Let me fill you in on exactly what's been going down in the world of the new Sinister Six. First off, Boomerang got together a team so that he could obtain the head of the crime boss Silvio Silvermane. It turns out that Boomerang was actually after the priceless painting of Victor von Doom's face though. After lots of backstabbing, hijinks and plenty of laughs, we've ended up in an odd position. All of the gangs in New York are in an epic battle with each other and Boomerang is pitching in a Major League Baseball game. This, my friends, is the final issue of Superior Foes of Spider-Man.
Fred Myers will be our narrator for the closing events of his greatest exploits. He fills in the gap that was left last issue when he used Chameleon's shape shifting serum to become a famous baseball pitcher. We find that it was the witless Abner Jenkins that unwittingly took a beatdown in a dark alley that was meant for Boomerang.
We also find that the priceless painting that's changed hands so many times is indeed still in Fred's possession. Remember when he pointed out that the one that Overdrive stole was a fake? Well it seems that with the help of the guileless Mirage, Fred was actually able to obtain the portrait. That is until Fred's bartender and ex-girlfriend (who was actually the Black Cat in disguise), stole it for herself.
These last 16 issues haven't all been about Fred though. To wrap things up, we find that Speed Demon successfully sued Iron Fist for beating him up back in Superior Foes #4. Back in that dark alley, Abner is saved from his epic beatdown by his idol Iron man. Elsewhere, Overdrive and Beetle are running for their lives from the gang battle with their (fake) painting in tow when they run into the actual Dr. Doom.
The most interesting side story may be Herman Shultz's though. Shocker's story of redemption is finally completed when he takes out the Punisher while riding his awesome Shocker-Mobile. If you didn't know, this fantastic reference is from the infamous Spidey Super Stories #15. After defeating the Punisher, Shocker is named don of the gangs of New York by Silvermane himself.
We never really find out whether or not Boomerang broke the strikeout record. The Owl tried to dissuade Myers from throwing one last strikeout but whether he did or didn't is left a mystery. We do find out that Fred's story, the whole unreliable narrative, is being told to a mysterious bar patron named Peter. "Yes, sir" says Fred after Pete had just bought him another round "You and me, we could be good--"
Well that's the end of the book that on multiple occasions I've proclaimed to be Marvel's best title. This last issue only puts more weight behind that lofty statement. Unlike other titles that hastily try to tie together loose ends after given their cancellation notice, Superior Foes was able to wrap up basically all of its dangling plot threads in a definitive and satisfactory fashion.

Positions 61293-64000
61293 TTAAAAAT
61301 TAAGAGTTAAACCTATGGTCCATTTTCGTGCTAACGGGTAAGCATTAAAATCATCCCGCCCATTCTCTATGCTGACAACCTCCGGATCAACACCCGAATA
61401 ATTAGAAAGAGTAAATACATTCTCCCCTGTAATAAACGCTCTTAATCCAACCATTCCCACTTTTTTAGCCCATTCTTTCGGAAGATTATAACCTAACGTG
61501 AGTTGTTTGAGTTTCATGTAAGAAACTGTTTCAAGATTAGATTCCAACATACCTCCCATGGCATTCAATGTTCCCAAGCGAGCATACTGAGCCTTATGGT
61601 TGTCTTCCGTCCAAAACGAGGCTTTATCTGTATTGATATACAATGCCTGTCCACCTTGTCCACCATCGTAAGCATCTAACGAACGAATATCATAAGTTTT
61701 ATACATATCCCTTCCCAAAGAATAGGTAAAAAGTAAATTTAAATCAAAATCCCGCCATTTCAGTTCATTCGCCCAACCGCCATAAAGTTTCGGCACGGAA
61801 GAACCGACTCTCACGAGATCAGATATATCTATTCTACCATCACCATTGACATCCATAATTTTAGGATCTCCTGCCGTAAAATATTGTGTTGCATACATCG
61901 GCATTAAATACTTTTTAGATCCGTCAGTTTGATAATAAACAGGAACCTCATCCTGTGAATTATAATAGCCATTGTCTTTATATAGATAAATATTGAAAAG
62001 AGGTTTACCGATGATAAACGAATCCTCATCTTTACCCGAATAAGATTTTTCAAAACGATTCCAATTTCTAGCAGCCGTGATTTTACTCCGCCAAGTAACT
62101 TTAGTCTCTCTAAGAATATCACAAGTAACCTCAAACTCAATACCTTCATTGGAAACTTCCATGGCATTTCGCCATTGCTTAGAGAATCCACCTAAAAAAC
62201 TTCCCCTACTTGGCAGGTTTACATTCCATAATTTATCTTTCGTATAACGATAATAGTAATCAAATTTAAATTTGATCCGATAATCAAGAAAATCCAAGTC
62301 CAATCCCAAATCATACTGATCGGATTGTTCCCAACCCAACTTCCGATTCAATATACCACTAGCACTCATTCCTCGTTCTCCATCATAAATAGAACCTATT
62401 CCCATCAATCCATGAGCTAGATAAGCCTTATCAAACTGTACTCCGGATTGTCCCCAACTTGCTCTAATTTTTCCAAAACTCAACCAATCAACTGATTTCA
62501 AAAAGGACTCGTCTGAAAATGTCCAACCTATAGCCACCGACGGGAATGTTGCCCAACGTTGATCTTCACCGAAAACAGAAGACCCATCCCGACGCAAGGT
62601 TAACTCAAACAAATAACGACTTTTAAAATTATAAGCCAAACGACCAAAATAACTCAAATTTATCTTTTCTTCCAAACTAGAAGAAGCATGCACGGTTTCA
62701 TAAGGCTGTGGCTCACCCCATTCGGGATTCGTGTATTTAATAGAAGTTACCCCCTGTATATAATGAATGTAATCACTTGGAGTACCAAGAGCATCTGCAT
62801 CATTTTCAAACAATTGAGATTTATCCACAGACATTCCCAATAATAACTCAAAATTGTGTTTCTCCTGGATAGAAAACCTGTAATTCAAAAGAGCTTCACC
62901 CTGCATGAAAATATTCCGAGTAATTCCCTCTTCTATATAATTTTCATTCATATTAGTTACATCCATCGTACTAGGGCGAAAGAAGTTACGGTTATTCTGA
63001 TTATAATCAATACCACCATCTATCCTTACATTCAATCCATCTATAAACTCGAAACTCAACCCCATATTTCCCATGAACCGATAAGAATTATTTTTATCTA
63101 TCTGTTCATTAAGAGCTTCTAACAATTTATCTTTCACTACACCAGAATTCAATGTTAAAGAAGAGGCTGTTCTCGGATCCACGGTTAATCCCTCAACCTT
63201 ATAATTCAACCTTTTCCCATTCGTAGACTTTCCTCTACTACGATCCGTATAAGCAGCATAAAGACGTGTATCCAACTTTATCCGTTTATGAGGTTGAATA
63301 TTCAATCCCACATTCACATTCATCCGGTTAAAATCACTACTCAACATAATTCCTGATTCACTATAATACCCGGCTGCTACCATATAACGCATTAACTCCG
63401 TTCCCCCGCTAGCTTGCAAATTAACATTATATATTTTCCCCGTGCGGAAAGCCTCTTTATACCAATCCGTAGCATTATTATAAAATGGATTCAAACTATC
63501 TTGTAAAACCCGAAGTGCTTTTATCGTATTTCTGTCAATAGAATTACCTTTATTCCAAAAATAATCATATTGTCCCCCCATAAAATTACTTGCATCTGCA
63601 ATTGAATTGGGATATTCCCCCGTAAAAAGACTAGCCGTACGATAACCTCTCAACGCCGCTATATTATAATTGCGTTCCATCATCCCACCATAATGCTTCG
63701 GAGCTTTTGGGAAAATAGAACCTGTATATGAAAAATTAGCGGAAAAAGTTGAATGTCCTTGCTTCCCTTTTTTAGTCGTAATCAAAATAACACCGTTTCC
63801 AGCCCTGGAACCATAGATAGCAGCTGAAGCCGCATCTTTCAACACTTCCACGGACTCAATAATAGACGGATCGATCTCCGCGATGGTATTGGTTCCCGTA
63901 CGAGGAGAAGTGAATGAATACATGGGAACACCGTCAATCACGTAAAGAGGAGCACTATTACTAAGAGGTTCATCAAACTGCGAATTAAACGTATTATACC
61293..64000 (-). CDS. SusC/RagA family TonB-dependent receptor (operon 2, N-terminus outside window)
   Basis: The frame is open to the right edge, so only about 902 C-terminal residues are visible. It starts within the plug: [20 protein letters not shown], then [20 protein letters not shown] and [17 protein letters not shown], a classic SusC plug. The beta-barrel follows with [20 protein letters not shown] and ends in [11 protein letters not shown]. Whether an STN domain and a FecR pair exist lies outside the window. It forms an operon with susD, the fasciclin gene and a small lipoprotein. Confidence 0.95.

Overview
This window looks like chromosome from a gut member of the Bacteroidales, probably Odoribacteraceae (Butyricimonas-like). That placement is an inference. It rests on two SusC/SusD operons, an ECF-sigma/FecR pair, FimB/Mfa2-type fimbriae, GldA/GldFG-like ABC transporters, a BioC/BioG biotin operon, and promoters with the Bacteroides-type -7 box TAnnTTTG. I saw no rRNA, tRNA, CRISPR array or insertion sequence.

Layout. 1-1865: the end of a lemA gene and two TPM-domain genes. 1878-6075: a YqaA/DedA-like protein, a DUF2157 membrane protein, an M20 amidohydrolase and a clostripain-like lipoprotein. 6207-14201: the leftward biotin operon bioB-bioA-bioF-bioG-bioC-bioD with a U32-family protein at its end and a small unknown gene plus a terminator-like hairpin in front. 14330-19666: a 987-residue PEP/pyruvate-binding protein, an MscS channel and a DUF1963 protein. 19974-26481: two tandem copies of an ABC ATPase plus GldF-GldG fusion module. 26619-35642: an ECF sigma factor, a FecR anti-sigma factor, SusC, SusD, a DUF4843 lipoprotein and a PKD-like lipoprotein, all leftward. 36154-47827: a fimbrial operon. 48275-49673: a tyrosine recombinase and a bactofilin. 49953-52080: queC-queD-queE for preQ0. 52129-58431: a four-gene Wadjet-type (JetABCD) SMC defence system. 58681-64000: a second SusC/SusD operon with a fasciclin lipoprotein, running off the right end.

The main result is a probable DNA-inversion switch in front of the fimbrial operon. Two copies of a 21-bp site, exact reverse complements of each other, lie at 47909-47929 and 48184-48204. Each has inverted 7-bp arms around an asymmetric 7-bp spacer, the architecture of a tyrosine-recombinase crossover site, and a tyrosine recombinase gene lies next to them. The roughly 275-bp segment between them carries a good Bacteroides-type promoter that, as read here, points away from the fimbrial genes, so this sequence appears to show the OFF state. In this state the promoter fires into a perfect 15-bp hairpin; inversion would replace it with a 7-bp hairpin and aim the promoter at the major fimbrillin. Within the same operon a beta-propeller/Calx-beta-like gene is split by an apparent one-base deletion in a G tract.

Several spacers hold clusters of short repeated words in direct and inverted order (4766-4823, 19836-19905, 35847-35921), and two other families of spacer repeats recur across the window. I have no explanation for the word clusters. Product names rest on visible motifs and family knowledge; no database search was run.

It's a shame to see this series go and I for one am going to sorely miss it. I had little familiarity with the creative team that gave us this memorable book when it was first introduced but I gave it a chance based on both curiosity and strong recommendations. Boy am I glad that I did. Nick Spencer and Steve Lieber both knew exactly the tone and feel that they wanted with this book from the beginning. Each issue that they worked on together was an absolute joy to read, brimming with humor and intrigue. Sure it was a comical book, but these C-List villains were given so much personality that it just became natural to care and root from them, no matter how rotten they were. Not only that, but the situations that Spencer wrote out for each character made the book must read material each month. What's Boomerang's master plan? Will Shocker get his revenge? What smartass remark will Silvermane make this time? The whole series, all 14 issues that featured both Spencer and Lieber anyway, was crucial to the whole of the story.
Spencer's plots may be what kept the book intriguing each month, but Steve Lieber's art and colorist Rachele Rosenberg's mood setting palette is what made the book such a deep read and kept it from being superficial (which it very well could have been in a less talented artist's hands). There are so many little things that Lieber adds to the artwork that you may not catch the first time through. Hell, after some of the big reveals in this issue I went back to look over some of the previous installments and found a number of easter eggs and small details in the art that I had missed the first time through.
I said in past reviews that I hate to see this great team-up between these two talented creators come to and end and it appears that it actually won't. The same day that this issue was released, it was announced that Nick Spencer and Steve Lieber will be working together on an Image series titled The Fix. Since Superior Foes of Spider-Man was undoubtedly my favorite new comic series to come out in years, I will certainly be giving this new book a read. Hopefully you will too.
The book about a bunch of misfit villains who blunder their way into one mishap after another was pure comic book gold. Nick Spencer and Steve Lieber showed that they are a masterful creative duo that hopefully continue to make comics together for years to come. Goodbye, Superior Foes of Spider-Man. You were awesome!